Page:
Both LeBron and Davis missed time during the regular season and were far from their best selves in the playoffs, but still led their adversaries 2-1 in the series. The fact that LA looked dominant when the duo was healthy might have been enough for Rob Pelinka to maintain the band, yet he tinkered by adding a former MVP whose biggest asset this coming season is perhaps just what the Lakers need to retaliate.
“His energy, his pace, you watch how he gets down the floor. It’s the same thing here a couple years ago – you get the ball, we pushing. It’s the same thing with Russ, you have to run, cause he’s running,” Davis said.
“We need Russ to be Russ,” LeBron, 36, explained further. “We don’t need Russ to change for anybody, that’s why we got him. It’s our job to all help him feel comfortable in our system, and he’s going to be as dynamic as he’s always been.”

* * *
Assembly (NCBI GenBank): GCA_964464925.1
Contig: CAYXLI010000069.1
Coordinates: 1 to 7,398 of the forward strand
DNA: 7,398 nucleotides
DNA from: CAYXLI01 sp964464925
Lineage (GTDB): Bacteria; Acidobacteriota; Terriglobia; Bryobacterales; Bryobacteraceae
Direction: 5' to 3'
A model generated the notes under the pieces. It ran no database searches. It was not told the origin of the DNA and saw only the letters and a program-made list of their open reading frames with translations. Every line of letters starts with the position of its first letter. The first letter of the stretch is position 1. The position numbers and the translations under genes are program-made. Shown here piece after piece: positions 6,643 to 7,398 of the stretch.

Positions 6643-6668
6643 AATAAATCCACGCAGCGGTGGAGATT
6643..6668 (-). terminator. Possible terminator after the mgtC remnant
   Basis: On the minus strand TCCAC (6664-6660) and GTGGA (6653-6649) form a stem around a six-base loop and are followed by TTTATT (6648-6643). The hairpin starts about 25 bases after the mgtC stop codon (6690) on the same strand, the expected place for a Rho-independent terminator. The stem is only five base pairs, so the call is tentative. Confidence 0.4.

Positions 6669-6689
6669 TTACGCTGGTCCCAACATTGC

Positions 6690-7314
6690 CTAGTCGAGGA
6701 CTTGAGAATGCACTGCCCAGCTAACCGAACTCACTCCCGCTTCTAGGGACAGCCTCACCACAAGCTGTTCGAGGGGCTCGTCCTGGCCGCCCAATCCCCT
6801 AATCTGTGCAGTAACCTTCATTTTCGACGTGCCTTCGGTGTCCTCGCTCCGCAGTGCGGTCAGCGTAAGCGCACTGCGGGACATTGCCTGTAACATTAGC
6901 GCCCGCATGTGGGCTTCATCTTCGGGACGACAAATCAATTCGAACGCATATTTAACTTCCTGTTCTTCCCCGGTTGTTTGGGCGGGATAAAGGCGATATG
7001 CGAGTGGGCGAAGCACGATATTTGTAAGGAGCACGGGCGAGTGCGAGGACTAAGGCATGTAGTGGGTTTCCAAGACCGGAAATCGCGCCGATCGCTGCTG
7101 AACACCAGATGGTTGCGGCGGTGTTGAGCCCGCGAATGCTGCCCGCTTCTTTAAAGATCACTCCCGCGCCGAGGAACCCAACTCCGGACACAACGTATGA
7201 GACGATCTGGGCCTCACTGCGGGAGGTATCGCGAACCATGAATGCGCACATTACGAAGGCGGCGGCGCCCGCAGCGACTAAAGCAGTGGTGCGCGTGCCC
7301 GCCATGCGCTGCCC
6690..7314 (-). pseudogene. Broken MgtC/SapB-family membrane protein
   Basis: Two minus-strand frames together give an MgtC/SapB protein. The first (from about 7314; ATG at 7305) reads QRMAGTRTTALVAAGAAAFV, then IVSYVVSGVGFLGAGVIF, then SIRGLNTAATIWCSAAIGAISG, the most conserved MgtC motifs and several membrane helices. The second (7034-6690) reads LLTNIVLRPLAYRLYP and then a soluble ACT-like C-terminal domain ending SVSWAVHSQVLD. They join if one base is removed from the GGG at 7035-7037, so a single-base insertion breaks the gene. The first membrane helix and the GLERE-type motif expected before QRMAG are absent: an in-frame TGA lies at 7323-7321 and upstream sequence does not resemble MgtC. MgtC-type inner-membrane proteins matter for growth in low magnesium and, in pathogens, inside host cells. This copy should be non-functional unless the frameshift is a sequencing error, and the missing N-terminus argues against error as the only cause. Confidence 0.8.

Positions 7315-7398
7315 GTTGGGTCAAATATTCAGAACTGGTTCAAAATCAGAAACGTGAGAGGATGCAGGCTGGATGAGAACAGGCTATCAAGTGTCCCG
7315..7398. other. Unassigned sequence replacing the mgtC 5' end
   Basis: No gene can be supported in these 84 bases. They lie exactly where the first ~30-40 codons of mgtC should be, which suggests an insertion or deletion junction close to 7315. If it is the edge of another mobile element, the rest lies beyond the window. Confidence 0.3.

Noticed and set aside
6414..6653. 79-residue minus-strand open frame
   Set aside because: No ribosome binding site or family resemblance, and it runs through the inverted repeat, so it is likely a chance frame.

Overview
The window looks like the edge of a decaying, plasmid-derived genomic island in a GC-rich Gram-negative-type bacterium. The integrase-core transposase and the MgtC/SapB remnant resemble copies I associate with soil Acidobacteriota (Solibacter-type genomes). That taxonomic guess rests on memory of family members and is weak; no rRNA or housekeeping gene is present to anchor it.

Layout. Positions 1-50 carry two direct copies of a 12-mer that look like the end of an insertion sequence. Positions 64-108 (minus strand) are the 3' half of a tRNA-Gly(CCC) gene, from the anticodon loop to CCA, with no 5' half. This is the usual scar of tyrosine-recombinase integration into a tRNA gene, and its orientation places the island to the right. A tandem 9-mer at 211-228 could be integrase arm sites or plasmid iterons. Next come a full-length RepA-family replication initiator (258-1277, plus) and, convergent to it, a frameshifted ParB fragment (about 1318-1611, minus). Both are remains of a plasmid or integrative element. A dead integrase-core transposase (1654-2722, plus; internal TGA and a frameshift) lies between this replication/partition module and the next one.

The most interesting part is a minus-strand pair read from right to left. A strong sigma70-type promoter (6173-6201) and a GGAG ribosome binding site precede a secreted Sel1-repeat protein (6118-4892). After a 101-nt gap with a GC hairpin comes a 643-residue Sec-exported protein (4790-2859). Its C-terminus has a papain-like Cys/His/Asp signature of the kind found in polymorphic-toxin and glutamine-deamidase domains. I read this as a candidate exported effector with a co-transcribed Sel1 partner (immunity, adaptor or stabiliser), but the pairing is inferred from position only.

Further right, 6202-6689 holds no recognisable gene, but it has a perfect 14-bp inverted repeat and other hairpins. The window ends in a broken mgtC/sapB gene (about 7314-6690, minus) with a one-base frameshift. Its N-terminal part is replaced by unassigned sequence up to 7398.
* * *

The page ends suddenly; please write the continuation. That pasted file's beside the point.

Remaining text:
A triple-double machine, Westbrook brings elite scoring, rebounding, and passing for a playmaker his 6-foot-3 size. His defense isn’t as impactful as it once was, but his ability to spark fastbreaks for easy scoring opportunities at 32-years-old remains elite.
The homecoming of the former UCLA Bruin sounds like the shot in the arm required for a Lakers team that will have the oldest average age this NBA season.
Davis, who called Russ an “elite lob passer,” explained it interestingly in the context of a challenging 82-game marathon:
“When it starts getting to get game 60, game 50, it’s, ‘Alright, I need a day,’ but when you got a guy like that bringing the energy and motor, it gets you going.”